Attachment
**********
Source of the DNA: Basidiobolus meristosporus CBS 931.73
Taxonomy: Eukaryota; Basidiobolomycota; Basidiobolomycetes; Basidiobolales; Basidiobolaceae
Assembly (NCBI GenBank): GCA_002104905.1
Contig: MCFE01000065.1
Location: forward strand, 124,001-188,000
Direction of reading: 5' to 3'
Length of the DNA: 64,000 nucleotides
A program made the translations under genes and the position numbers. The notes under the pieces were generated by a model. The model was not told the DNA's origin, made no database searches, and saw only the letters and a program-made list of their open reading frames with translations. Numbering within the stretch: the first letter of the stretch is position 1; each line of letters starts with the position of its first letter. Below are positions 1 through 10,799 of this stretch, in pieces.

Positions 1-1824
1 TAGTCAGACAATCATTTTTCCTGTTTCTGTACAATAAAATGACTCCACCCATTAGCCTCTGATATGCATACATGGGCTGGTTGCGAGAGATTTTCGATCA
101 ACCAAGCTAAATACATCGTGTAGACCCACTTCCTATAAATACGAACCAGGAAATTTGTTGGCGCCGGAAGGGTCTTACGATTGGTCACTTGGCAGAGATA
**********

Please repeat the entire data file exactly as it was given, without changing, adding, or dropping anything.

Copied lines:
Source of the DNA: Basidiobolus meristosporus CBS 931.73
Taxonomy: Eukaryota; Basidiobolomycota; Basidiobolomycetes; Basidiobolales; Basidiobolaceae
Assembly (NCBI GenBank): GCA_002104905.1
Contig: MCFE01000065.1
Location: forward strand, 124,001-188,000
Direction of reading: 5' to 3'
Length of the DNA: 64,000 nucleotides
A program made the translations under genes and the position numbers. The notes under the pieces were generated by a model. The model was not told the DNA's origin, made no database searches, and saw only the letters and a program-made list of their open reading frames with translations. Numbering within the stretch: the first letter of the stretch is position 1; each line of letters starts with the position of its first letter. Below are positions 1 through 10,799 of this stretch, in pieces.

Positions 1-1824
1 TAGTCAGACAATCATTTTTCCTGTTTCTGTACAATAAAATGACTCCACCCATTAGCCTCTGATATGCATACATGGGCTGGTTGCGAGAGATTTTCGATCA
101 ACCAAGCTAAATACATCGTGTAGACCCACTTCCTATAAATACGAACCAGGAAATTTGTTGGCGCCGGAAGGGTCTTACGATTGGTCACTTGGCAGAGATA